Investors have been buying and selling stocks for centuries. The Dutch East India Company and the Amsterdam Stock Exchange created one of the oldest stock markets in the world in 1602. The Philadelphia Stock Exchange opened in 1790 and is the oldest in the US, two years before the New York Stock Exchange.
The ownership comes with certain rights, such as receiving profits through dividends, voting on shareholder decisions and company strategy, and receiving money after all debts settle if the company gets acquired or goes into bankruptcy.
Why do companies issue stock?
Companies offer stock for investors to purchase for fundraising. They use the money received from selling stock to run operations and invest in future growth. There are two different "markets" where investors can buy and sell stocks.
Types of stocks
Common stock and preferred stock are two main types of stock available to investors.
Common stock has fundamental rights such as dividends and voting. However, many of us aren't experts in the company's business, so we usually either outsource our vote or skip it altogether when voting happens.
Sometimes we can buy different classes of common stock, such as Class A, Class B, or Class C. The difference between them usually has to do with voting rights. Class C shares may have no voting rights, while Class A shares may have extra, or super-voting, rights. This setup allows companies to maintain a certain level of control to prevent hostile takeovers. In those situations, a competitor could try to buy a majority of the company's shares on the market to vote for outcomes beneficial to the competitor.
The benefit of common stock is the very high upside potential if the business does well. For instance, when Amazon IPO’ed, the stock price was $18 per share, and today it’s grown well over 190,000%!! The tradeoff is common shareholders are last in line for distributions or payouts. If the company is sold or goes out of business for any reason, common shareholders get paid after debt holders and preferred shareholders.
A company with excess earnings will pay dividends to all preferred shareholders before issuing dividends to common shareholders. The tradeoff for the priority of dividend payments is that preferred shares don't trade and increase in value the way common shares do.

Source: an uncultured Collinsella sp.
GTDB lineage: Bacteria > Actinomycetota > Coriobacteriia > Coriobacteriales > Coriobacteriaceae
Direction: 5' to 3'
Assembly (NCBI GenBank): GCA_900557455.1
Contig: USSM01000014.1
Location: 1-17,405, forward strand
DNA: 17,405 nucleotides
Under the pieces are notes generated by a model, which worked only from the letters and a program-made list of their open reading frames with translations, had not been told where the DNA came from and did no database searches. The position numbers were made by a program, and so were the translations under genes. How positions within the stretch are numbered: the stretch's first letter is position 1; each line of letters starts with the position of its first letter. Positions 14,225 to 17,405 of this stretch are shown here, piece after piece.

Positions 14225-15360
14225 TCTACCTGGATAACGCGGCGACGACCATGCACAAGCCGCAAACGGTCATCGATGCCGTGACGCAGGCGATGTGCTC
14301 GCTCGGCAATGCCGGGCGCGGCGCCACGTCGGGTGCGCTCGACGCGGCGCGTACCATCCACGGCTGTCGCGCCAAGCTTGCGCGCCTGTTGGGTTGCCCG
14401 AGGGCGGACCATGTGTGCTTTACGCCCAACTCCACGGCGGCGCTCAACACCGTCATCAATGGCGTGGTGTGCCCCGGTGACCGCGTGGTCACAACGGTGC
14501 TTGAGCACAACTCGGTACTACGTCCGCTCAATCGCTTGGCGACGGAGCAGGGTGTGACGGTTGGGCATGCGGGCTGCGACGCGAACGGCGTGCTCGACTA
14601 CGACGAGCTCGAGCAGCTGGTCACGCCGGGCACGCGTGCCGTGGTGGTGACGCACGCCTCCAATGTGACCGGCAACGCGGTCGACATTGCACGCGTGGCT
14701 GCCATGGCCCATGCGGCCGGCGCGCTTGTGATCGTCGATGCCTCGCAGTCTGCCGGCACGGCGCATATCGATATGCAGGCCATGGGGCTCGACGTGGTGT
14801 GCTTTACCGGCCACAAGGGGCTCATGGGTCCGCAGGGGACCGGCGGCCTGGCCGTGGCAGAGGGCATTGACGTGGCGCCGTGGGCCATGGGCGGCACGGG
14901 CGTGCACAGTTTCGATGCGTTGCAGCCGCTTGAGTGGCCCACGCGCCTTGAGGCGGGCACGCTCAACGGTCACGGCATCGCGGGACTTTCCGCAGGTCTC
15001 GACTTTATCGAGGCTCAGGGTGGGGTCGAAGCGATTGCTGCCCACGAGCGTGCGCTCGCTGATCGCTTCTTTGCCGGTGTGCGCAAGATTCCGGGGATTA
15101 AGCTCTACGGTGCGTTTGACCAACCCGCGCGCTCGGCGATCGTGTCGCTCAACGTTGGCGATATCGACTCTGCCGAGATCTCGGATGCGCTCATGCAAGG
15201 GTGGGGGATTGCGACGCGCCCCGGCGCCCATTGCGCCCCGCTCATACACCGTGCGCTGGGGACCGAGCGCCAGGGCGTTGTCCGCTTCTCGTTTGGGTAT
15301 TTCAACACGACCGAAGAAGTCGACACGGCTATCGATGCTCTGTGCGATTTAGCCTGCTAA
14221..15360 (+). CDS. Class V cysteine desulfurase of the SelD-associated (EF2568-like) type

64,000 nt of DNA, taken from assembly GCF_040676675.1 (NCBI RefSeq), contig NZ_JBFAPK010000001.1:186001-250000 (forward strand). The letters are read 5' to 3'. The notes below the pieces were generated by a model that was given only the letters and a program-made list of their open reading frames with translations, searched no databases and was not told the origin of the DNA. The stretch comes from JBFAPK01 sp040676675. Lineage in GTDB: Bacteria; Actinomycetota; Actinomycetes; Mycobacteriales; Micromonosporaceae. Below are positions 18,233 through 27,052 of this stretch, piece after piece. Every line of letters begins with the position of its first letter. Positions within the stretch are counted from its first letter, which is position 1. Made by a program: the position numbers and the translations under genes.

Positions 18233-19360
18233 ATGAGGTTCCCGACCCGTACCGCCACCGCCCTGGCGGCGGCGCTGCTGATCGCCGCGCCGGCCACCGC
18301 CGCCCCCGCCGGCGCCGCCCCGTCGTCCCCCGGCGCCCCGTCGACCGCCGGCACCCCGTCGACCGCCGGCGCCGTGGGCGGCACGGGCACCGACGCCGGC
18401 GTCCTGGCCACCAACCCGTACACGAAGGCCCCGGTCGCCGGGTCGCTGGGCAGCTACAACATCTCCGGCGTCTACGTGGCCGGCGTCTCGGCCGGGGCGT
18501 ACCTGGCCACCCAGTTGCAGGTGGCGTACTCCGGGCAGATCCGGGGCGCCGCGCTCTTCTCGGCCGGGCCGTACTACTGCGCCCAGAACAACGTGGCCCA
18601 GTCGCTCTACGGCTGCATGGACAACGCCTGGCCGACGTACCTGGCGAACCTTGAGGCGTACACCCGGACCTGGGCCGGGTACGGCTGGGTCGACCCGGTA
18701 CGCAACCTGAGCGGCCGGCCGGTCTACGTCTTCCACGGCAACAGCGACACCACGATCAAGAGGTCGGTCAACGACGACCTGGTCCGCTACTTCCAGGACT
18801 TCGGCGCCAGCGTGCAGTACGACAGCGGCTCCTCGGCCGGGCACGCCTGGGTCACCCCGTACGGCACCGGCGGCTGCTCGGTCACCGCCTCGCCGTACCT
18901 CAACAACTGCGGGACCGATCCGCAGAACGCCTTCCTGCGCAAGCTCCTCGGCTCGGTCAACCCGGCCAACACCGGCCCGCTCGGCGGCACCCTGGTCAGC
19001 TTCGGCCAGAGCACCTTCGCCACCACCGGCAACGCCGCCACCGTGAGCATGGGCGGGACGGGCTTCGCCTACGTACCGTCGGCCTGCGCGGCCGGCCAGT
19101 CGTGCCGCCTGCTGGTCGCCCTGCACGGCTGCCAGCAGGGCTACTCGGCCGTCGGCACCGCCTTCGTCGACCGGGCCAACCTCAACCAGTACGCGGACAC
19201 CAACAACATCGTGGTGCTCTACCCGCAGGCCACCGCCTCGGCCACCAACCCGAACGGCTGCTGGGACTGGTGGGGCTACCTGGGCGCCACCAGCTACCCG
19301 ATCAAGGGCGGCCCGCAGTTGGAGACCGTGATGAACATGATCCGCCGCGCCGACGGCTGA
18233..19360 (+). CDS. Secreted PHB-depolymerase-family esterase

Preferred stock behaves like a hybrid mix of debt and common shares, where the steady cash payments make it a safer investment than common stock and riskier than debt.
Buying back stock
On occasion, companies will implement stock buyback plans. These plans allow the company to set aside a certain amount of cash to go into the secondary markets to repurchase shares from other investors.
To boost the stock price
The board of directors at companies elect to do this when they think the stock price is low. By buying back shares at low prices, the company retires these shares into the treasury, effectively lowering the supply of shares traded in the markets. Due to the inverse relationship of supply and price, a lower supply causes the stock price to go up.
The board of directors at companies may also elect to purchase stock to block an acquisition. An outside company (usually a competitor) or investment firm can attempt a hostile takeover. They try to do this by acquiring a 51% majority of the company. In this case, the target company will usually try to protect itself by repurchasing shares on the secondary market to prevent anyone else from reaching majority ownership. These cases are very rare but do happen from time to time.
Remember that buying a stock is buying ownership in a company, a slice of the corporate pie. Stocks are a central part of most investment portfolios, and owning them is often the main contributor to building wealth. By purchasing common stock through your brokerage account, the value of those shares will rise and fall as the company grows and shrinks. You're also entitled to receive profits from the company through dividends.
If you work for a private company and receive stock options, other investors probably own preferred stock. It's important to realize that those investors would get paid out before you, which lowers the value of your common shares.